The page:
I should not have to feel guilty for wanting more satisfaction from my life beyond being a mom. My friends's comments of course did not imply that all satisfaction simply comes from motherhood, it was the attention they drew to my identity as a mother that made me feel like my satisfaction in life was being reduced to that identity, because I posted a somewhat generic post about my life, and their first response was to remind me that being a mom is wonderful, so everything was going to be Ok. End longest run-on sentence ever. :)

My reaction to the comments were feelings I chose to feel. But why did I feel that way? I think it comes down to this: Society. The media. "Be the best mom that you can be!" Messages we receive daily, no matter how small, about being women and being mothers, was making me feel guilty for focusing my attention on anything else beyond my child. Is that guilt-worthy? I personally think it's healthy to have a solid identity beyond being a wife or being a mother. I can maintain my ME-ness and still be a great mother to my little Liam.

I leave you with no real conclusion. I just wanted to share, because the whole thing really got me thinking. So, what do you think?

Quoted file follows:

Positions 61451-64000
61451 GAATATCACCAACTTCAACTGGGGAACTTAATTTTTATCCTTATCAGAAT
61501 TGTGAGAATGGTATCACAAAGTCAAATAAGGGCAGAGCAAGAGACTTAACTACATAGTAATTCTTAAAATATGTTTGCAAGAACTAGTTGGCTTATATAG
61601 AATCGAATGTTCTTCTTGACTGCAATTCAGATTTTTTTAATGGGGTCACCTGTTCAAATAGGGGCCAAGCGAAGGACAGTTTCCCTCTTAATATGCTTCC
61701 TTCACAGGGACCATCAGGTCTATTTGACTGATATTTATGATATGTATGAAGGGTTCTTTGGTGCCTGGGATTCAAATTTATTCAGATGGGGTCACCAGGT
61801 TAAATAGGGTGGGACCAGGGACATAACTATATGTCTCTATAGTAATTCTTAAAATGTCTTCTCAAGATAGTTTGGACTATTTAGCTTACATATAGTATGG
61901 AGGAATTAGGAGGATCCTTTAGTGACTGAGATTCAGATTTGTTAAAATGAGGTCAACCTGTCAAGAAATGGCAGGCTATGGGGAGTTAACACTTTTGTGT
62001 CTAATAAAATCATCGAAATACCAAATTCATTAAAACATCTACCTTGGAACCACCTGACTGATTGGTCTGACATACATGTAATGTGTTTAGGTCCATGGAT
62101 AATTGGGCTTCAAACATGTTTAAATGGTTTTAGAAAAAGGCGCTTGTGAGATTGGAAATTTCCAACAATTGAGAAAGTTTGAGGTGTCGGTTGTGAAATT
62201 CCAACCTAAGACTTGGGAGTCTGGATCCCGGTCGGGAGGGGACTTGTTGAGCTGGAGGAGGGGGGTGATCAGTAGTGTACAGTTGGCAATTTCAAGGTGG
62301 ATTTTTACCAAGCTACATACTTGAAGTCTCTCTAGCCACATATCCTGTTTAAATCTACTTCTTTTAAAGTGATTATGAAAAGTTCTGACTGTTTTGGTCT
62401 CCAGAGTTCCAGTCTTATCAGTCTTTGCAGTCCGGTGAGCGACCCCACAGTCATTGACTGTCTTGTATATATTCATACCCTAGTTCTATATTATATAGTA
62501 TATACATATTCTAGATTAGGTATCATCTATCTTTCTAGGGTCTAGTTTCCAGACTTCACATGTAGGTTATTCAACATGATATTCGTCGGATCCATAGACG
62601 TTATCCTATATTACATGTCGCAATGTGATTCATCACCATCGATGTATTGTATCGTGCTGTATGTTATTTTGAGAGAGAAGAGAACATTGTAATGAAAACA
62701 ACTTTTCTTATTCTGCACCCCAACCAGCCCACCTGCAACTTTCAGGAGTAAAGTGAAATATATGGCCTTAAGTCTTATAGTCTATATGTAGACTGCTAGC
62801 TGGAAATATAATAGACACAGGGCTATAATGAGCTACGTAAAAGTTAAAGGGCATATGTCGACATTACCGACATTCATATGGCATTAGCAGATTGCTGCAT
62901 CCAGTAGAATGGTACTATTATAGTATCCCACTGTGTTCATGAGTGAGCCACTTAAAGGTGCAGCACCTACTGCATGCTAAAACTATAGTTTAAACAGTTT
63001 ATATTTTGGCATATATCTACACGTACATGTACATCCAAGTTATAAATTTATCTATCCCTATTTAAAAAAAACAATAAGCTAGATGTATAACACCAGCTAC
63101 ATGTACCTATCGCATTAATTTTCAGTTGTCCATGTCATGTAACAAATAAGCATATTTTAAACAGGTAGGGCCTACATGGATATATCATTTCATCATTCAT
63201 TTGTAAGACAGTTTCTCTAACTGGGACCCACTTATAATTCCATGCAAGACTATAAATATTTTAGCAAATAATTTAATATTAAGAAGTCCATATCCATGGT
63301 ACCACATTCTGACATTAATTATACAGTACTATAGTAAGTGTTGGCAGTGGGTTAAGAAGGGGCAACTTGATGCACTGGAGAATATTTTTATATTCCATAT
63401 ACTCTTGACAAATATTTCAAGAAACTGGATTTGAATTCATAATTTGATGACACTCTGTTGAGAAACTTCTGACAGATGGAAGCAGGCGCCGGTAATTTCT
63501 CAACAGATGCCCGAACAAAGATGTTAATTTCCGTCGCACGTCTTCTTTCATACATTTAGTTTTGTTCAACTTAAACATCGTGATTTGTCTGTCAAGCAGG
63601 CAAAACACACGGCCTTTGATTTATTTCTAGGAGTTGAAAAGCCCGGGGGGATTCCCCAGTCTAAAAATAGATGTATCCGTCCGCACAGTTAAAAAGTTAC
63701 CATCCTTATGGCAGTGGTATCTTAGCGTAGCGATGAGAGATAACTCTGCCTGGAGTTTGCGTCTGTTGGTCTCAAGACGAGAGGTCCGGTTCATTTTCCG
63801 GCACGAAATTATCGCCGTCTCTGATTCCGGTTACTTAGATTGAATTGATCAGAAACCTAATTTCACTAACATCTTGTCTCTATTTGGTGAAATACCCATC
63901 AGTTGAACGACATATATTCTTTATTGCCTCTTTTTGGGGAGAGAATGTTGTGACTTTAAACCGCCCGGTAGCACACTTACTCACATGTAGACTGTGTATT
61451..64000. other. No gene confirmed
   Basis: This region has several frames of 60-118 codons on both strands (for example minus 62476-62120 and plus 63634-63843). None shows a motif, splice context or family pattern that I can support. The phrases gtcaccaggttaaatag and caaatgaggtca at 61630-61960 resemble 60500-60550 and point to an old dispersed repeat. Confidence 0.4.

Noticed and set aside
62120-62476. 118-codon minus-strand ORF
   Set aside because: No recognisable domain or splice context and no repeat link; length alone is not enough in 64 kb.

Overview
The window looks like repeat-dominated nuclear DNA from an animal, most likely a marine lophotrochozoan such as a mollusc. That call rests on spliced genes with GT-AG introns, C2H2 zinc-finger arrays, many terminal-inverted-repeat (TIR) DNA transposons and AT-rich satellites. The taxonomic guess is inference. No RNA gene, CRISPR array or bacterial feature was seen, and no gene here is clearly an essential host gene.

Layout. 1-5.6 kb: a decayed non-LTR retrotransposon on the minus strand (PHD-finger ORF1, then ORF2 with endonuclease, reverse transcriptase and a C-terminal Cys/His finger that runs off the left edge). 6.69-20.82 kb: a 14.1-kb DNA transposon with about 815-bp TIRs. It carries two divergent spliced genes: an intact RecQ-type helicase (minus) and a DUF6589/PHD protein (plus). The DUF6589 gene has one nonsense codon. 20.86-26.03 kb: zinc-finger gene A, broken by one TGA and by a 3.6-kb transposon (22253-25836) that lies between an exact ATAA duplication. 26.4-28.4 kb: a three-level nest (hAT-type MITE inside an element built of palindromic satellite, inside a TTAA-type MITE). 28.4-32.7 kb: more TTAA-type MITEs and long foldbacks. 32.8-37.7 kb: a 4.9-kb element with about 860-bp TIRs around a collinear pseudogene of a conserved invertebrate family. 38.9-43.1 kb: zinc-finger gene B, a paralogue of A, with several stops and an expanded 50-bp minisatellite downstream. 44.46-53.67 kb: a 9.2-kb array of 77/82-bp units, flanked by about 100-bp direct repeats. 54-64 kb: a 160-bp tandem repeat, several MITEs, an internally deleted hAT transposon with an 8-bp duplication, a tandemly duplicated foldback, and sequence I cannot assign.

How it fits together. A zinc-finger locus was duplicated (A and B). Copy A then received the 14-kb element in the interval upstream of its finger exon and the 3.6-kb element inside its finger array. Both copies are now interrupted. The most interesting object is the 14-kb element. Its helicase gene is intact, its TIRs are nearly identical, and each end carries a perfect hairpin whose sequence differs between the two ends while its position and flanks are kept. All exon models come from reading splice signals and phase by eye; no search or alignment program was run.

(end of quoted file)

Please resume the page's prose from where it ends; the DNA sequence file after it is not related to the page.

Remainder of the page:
1. This is why I started running marathons, want to skydive and want run Rim-to-Rim. I love Owen, but I need me moments. I know I sound crazy when I call you up asking to do these wild things, but I need something to make me feel alive once in awhile.

  2. When I read your Facebook post yesterday I did not think it was related to parenting. I recognize (and - I think - understand and share) your ambition and figured you were posting about life in general. But I know you in a much different way than most of the rest of your Facebook friends, so I might have an advantage when it comes to interpreting your mysterious posts. I can see why people would assume your post was about parenting. Most of your Facebook posts are baby-related and many of your Facebook friends are at the same baby-focused point in their lives, so it only seems natural to interpret a vague post as being related to parenting.

    Might I suggest blogging as your outlet to "Something Big. Something Bold?" Just look at all the FB comments you get every time you have a new blog post. It's clear that you have a real knack for this. Even non-relatives and people without kids enjoy reading about your parenting adventures. Keep it up! Can't wait to read what's next.